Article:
Technology is also being adopted quicker. It took almost 100 years for landlines to be adopted by over 80% of US households; the equivalent time for cell-phones was 14 years. This development is blurring the line between trade in goods, services, data and – with digital currencies in the starting blocks – finance.  This acceleration may pick up further as the second half of the world’s population come online over the next decade. Direct-to-consumer is, in this context, on the rise, which requires a different supply chain infrastructure to traditional retail.

There are of course more traditional supply chains considerations, like increasing labour cost in historically low-cost countries, but the point should be obvious: businesses who understand these trends and end up on their right side can simultaneously manage cost, spot new trading lanes and win new consumers, while also boosting brand and reputation. Alarmingly for some businesses, the reverse is of course true – and it can go fast.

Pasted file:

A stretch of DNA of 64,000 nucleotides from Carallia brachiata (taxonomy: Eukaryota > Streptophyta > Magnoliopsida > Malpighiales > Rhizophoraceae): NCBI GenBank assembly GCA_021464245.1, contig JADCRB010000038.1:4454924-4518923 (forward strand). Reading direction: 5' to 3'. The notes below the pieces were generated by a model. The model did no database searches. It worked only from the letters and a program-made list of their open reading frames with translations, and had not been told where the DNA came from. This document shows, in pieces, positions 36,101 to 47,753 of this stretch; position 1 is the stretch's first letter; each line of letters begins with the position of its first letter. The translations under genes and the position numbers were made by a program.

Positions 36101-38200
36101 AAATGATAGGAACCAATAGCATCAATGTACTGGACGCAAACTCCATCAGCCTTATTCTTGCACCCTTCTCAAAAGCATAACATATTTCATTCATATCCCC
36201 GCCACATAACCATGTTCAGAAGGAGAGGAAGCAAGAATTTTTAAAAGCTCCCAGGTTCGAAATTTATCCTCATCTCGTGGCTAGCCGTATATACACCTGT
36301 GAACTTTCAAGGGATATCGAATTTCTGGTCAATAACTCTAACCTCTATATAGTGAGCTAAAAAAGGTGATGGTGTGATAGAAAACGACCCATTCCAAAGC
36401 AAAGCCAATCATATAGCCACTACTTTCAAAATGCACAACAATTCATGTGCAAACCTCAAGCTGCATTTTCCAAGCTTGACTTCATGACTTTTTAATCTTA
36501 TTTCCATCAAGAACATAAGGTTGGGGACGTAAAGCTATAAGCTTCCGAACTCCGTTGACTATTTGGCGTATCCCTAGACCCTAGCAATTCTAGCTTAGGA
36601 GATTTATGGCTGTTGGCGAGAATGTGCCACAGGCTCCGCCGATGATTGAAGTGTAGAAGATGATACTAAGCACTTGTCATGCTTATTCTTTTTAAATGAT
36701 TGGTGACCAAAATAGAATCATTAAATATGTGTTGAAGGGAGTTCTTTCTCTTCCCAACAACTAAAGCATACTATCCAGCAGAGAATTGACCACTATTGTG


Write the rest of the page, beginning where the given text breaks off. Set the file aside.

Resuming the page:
Where does it make sense to buy versus to build?

To address these supply chain challenges, companies have a few different options including divest, buy or build. Building from scratch clearly has its advantages but it takes time.

Given the speed of events, buying can be a more appropriate way to leapfrog trends. Indeed, 47% of UK executives in the CCB said they have or are considering an acquisition to secure their supply chain. It will be a lot quicker to buy a health snack brand or a paper straw manufacturer than to build that production from scratch.